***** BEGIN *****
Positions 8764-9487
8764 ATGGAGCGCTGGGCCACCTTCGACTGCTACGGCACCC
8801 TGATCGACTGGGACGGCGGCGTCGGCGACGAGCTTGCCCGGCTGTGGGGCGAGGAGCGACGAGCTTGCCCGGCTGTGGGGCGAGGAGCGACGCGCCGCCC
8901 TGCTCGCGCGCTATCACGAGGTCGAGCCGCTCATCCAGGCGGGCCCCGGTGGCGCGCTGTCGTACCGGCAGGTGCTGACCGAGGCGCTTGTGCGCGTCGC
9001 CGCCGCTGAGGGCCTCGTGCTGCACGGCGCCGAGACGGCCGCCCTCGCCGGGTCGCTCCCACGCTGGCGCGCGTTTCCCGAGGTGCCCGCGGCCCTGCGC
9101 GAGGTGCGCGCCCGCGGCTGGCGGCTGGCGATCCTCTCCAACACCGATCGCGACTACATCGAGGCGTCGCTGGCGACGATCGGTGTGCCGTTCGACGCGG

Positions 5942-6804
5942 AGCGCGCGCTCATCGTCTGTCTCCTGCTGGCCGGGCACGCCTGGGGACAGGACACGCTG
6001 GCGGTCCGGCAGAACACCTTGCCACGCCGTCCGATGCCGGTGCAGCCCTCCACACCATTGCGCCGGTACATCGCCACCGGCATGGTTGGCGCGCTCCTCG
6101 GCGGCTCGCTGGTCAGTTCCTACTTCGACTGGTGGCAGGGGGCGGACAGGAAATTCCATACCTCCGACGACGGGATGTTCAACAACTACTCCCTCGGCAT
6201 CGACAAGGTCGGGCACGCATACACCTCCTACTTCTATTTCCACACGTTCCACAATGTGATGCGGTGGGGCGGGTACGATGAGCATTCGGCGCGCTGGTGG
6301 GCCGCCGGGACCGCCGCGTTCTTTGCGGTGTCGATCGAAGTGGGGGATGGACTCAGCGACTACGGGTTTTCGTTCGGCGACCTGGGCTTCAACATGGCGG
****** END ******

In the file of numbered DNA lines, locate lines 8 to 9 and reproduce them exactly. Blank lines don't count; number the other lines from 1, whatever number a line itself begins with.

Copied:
5942 AGCGCGCGCTCATCGTCTGTCTCCTGCTGGCCGGGCACGCCTGGGGACAGGACACGCTG
6001 GCGGTCCGGCAGAACACCTTGCCACGCCGTCCGATGCCGGTGCAGCCCTCCACACCATTGCGCCGGTACATCGCCACCGGCATGGTTGGCGCGCTCCTCG